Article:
The tetrarchs normally governed relatively autonomously, they each had their own administrative and military apparatus, and each emperor was also responsible for the judiciary. Legislation, however, was usually reserved for the Augusti , and in case of doubt the senior Augustus had the highest authority and the last word. Although Constantine the Great reigned again as sole Augustus from 324 onwards, after his death (337) multiple empires were the rule: there was almost always more than one Augustus in the Roman Empire , after the so-called division of 395 (at least) one in the west and one in the east. This did not change until 480 with the death of Julius Nepos , the last recognized by Ostrom Western Roman Emperor: From now wore only the Eastern Roman Emperor in Constantinople Opel the title Augustus , to Heraclius it took off and in official correspondence only as for about 629 Basileus called . The late Roman empire finally passed into the Byzantine empire, although the title Augustus (as AVG) was to appear on coins for a while.

Middle Ages and Early Modern Times

The coronation of Charlemagne by Pope Leo III. in the year 800, contemporaries viewed it as a renewal of the western empire. From then on, Karl put the designation serenissimus augustus a Deo coronatus magnus pacificus imperator Romanum gubernans imperium in front of his Franconian and Lombard king title (“most gracious, exalted, God-crowned, great, peace-making emperor who ruled the Roman Empire”). His immediate successors left the name imperator augustus in order not to come into conflict with the Byzantine rulers, who had been demonstratively dubbed “Emperor of the Romans ” since the time of Charlemagne . Only since Otto III was coronated as emperor . in 996 the rulers of the Roman-German Empire also carried the title Romanorum Imperator Augustus .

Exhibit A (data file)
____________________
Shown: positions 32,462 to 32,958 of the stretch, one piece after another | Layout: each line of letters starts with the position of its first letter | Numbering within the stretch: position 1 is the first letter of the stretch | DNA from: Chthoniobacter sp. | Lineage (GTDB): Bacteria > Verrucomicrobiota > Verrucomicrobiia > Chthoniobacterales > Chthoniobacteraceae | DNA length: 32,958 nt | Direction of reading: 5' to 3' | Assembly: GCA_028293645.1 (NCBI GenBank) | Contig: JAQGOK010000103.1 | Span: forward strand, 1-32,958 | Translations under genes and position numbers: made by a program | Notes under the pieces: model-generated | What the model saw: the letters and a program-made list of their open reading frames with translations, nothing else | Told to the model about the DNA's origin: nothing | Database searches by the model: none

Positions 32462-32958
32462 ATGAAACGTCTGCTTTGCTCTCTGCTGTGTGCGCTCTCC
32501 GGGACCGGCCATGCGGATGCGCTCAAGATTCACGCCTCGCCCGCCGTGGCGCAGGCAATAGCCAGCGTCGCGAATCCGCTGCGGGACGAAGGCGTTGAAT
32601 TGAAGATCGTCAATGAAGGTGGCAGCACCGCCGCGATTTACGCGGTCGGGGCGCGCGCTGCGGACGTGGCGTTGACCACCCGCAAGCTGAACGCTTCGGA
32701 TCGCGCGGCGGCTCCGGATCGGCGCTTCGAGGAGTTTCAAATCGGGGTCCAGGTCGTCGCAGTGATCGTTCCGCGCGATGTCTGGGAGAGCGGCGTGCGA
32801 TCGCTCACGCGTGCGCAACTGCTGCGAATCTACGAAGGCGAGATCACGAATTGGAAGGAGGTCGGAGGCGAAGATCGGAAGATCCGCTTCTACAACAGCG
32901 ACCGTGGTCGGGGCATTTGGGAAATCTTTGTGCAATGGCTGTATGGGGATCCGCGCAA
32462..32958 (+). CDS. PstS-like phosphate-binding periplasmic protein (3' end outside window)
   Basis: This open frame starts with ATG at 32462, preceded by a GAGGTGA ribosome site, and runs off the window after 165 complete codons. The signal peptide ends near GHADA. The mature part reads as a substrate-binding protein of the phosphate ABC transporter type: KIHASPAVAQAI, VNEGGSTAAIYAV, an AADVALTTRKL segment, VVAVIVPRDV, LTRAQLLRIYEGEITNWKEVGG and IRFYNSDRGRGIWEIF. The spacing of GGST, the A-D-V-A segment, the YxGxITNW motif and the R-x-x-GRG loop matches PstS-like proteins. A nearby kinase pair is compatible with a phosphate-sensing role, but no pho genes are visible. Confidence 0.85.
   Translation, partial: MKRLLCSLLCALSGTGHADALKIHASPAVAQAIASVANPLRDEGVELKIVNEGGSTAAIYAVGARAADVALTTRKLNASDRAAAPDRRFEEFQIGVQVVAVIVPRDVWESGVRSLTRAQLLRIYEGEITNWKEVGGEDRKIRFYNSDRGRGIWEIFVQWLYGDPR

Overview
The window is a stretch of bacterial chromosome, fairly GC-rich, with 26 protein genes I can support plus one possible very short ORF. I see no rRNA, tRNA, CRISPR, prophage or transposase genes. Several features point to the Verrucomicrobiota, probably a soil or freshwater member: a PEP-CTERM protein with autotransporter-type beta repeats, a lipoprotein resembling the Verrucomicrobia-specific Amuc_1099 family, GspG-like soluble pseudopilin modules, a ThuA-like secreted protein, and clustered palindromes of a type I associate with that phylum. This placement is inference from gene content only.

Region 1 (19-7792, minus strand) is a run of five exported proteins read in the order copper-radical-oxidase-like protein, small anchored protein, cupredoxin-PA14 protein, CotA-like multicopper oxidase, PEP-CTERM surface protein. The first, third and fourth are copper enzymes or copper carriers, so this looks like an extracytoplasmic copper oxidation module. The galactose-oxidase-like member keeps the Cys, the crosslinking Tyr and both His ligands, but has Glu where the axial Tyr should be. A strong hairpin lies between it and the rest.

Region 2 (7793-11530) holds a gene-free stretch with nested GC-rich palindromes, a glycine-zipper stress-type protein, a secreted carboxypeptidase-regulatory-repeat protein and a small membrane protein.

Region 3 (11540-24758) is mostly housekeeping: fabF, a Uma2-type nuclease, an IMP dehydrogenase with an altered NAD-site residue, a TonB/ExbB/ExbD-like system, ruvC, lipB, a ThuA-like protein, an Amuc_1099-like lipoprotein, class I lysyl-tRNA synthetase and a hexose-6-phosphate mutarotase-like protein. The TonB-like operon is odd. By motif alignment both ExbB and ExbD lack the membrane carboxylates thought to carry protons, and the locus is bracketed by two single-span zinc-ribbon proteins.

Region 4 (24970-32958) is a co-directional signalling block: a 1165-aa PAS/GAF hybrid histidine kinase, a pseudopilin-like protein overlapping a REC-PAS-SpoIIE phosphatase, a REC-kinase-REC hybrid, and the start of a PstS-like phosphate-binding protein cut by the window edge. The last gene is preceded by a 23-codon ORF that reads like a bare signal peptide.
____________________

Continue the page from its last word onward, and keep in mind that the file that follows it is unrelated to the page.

The translations German merer (1249) and French acroisans have been attested since the 13th century . The formula always Mehrer des Reich for Latin semper Augustus remained part of the emperor's title until the end of the Holy Roman Empire of the German Nation in 1806 under Franz II (Franz I of Austria) .


Web links

Wiktionary: Augustus  - explanations of meanings, word origins, synonyms, translations
  • Article in: A Dictionary of Greek and Roman Antiquities , London 1875 (obsolete, online at LacusCurtius )


  1. ^ Suetonius , Augustus 7.2.
  2. On the territorial system of rule and the division of powers in the tetrarchy cf. Alexander Demandt , The Late Antiquity. Roman history from Diocletian to Justinian 284-565 AD , CH Beck, Munich 1989, p. 48f. Kienast, Römische Kaisertabelle , p. 26, on the other hand, assumes that only Diocletian, as senior Augustus, had legislative powers.
  3. ^ RI 338
  4. ^ Dictionnaire Littré
  5. DRW. IX Col. 409-410